Kenai's Court Room A was filled to overflowing Friday, as the bounty hunters' jury trial got under way.
The trial stems from an October 1, 1998, incident when three individuals, acting as bounty hunters, abducted Ricky Welch, wanted in Washington, from the home of Nikiski residents Donald and Margaret Roberts.
Also living in the home at the time was Roberts' juvenile grandson.
The three bounty hunters, David B. Cameron, Ronald L. Williams and Seth I. Oehler, each were charged with three counts of third-degree assault and one count of first-degree burglary, as was Stephen A. Arturo, an Anchorage process server who hired the three.
According to court documents, Arturo offered Cameron $1,000 to collar Welch, and Cameron enlisted the aid of Williams and Oehler to pick him up.
The bounty hunters allegedly donned camouflage clothing, face paint and ski masks and entered the home carrying two .45 caliber pistols and a 12-gauge shotgun.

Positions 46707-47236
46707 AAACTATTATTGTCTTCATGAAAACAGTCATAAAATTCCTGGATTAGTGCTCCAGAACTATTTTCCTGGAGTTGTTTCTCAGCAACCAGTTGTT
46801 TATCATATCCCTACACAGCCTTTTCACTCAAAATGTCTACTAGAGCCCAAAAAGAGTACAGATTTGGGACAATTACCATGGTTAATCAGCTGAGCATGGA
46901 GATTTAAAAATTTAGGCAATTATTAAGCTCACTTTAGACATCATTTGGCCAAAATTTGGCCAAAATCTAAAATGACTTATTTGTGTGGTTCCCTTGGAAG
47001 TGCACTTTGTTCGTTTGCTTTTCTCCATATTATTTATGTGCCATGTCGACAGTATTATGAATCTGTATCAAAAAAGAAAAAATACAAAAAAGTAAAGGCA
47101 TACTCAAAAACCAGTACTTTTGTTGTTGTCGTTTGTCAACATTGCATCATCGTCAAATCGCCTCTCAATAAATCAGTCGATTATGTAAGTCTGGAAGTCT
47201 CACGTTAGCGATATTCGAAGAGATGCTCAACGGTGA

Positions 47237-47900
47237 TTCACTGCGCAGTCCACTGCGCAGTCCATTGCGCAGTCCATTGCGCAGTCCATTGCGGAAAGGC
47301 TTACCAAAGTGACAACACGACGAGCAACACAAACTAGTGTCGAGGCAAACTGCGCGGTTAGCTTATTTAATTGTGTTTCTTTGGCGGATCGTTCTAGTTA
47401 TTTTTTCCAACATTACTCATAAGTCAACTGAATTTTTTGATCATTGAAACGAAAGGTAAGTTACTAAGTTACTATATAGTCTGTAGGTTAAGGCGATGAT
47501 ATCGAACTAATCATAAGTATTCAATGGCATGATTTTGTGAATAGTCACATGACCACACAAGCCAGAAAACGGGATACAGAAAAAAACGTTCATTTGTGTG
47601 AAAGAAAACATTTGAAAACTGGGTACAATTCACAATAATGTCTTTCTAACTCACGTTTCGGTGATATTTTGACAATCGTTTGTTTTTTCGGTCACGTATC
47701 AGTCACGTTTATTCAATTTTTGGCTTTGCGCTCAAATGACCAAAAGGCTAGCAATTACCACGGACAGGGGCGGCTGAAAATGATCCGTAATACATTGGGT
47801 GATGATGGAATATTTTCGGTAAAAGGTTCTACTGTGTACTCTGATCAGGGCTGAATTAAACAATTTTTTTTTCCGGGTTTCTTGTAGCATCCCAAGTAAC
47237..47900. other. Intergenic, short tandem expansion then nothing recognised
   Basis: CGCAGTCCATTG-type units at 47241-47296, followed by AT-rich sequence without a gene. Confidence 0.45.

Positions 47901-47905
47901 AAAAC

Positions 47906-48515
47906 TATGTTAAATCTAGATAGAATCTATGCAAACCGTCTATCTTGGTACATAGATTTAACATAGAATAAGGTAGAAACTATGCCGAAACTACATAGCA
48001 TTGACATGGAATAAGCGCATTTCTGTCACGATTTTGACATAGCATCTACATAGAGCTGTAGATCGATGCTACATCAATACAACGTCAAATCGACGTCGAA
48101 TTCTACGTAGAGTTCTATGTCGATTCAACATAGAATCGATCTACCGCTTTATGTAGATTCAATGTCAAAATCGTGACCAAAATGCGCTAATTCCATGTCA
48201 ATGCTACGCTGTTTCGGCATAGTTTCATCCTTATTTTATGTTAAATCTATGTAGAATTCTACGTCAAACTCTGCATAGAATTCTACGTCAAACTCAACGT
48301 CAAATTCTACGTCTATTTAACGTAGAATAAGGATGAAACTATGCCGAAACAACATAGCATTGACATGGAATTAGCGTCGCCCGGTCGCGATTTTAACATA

Kenai District Attorney Dwayne McConnell gave the Robertses an opportunity to tell their version of what happened that evening.
Defense attorneys Chuck Robinson, John Murtagh and Jim McComas followed, peppering the witnesses with questions.
Issues of who saw what were re-enacted for the jurors. A mockup of the entryway to the Robertses' home had been erected in the Court House hallway. As the judge and jury watched, Don Roberts was directed to show where he had been standing when Welch was taken from the home.
The assault charges are class C felonies punishable by up to a $50,000 fine and up to five years in prison for each count. The burglary charge is a class B felony punishable by up to a $50,000 fine and up to 10 years in prison.
The trial reconvenes Monday at 8:15 a.m.
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